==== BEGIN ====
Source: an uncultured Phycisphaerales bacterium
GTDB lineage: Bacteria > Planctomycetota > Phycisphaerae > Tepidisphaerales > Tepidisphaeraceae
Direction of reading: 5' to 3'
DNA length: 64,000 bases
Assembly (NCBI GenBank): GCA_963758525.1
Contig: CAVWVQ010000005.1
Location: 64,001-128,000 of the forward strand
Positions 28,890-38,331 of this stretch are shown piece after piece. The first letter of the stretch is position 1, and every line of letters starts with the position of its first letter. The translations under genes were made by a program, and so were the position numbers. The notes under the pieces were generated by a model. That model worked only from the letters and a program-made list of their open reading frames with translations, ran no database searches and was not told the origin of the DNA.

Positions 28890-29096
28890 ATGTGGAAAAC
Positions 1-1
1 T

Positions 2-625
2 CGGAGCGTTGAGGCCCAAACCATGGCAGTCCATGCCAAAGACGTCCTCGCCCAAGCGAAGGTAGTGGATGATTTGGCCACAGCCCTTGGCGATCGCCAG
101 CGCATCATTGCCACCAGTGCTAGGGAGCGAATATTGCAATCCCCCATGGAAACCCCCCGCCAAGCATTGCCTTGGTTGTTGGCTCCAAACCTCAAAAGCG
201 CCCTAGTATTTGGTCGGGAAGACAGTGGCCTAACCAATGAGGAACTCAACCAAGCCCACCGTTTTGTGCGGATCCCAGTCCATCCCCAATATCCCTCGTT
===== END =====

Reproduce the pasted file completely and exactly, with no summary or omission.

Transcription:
Source: an uncultured Phycisphaerales bacterium
GTDB lineage: Bacteria > Planctomycetota > Phycisphaerae > Tepidisphaerales > Tepidisphaeraceae
Direction of reading: 5' to 3'
DNA length: 64,000 bases
Assembly (NCBI GenBank): GCA_963758525.1
Contig: CAVWVQ010000005.1
Location: 64,001-128,000 of the forward strand
Positions 28,890-38,331 of this stretch are shown piece after piece. The first letter of the stretch is position 1, and every line of letters starts with the position of its first letter. The translations under genes were made by a program, and so were the position numbers. The notes under the pieces were generated by a model. That model worked only from the letters and a program-made list of their open reading frames with translations, ran no database searches and was not told the origin of the DNA.

Positions 28890-29096
28890 ATGTGGAAAAC
Positions 1-1
1 T

Positions 2-625
2 CGGAGCGTTGAGGCCCAAACCATGGCAGTCCATGCCAAAGACGTCCTCGCCCAAGCGAAGGTAGTGGATGATTTGGCCACAGCCCTTGGCGATCGCCAG
101 CGCATCATTGCCACCAGTGCTAGGGAGCGAATATTGCAATCCCCCATGGAAACCCCCCGCCAAGCATTGCCTTGGTTGTTGGCTCCAAACCTCAAAAGCG
201 CCCTAGTATTTGGTCGGGAAGACAGTGGCCTAACCAATGAGGAACTCAACCAAGCCCACCGTTTTGTGCGGATCCCAGTCCATCCCCAATATCCCTCGTT